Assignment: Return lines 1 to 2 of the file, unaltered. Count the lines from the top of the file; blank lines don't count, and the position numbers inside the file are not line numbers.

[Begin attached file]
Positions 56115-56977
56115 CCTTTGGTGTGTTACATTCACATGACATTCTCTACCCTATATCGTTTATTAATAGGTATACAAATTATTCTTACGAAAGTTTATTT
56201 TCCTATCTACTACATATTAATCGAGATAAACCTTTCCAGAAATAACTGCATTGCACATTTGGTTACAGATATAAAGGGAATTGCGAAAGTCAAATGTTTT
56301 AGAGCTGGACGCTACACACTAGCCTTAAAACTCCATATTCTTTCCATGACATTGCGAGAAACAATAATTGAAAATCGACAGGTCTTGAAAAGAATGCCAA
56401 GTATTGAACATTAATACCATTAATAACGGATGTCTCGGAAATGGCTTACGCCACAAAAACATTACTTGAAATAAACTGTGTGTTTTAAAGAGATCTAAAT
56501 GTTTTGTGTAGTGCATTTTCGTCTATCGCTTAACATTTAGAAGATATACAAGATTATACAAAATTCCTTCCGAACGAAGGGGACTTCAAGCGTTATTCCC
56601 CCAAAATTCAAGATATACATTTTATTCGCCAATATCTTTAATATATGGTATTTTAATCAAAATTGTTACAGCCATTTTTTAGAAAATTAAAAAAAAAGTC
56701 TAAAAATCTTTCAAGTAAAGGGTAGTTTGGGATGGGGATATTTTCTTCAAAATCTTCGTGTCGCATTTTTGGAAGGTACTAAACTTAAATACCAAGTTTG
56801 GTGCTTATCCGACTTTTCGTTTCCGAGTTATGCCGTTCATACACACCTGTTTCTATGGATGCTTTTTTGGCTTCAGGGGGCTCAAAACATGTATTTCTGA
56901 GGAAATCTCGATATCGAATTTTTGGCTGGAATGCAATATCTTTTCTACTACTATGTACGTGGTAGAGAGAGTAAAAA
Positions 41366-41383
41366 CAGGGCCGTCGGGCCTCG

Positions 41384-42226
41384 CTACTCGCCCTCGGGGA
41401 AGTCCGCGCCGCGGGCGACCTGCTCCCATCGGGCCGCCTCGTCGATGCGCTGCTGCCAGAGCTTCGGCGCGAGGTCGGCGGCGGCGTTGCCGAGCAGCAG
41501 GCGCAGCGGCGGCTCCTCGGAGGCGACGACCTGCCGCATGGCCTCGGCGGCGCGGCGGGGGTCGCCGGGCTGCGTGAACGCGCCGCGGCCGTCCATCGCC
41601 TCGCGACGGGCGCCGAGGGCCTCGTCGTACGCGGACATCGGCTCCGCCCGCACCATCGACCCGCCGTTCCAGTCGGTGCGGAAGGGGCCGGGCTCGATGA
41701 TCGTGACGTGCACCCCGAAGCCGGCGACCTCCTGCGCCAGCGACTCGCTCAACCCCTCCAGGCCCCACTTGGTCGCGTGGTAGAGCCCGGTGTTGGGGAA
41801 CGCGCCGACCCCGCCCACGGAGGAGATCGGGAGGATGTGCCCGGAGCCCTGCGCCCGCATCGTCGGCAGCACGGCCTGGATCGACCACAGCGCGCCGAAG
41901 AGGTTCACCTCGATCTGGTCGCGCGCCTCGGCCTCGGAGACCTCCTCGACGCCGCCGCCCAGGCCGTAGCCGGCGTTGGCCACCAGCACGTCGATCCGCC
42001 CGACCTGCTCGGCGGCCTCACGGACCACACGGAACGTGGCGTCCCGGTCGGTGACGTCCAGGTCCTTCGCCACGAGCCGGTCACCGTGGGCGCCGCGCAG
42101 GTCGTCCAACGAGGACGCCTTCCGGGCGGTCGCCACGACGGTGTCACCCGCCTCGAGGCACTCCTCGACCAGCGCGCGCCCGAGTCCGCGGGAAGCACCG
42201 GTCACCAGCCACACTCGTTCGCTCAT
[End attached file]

Positions 56115-56977
56115 CCTTTGGTGTGTTACATTCACATGACATTCTCTACCCTATATCGTTTATTAATAGGTATACAAATTATTCTTACGAAAGTTTATTT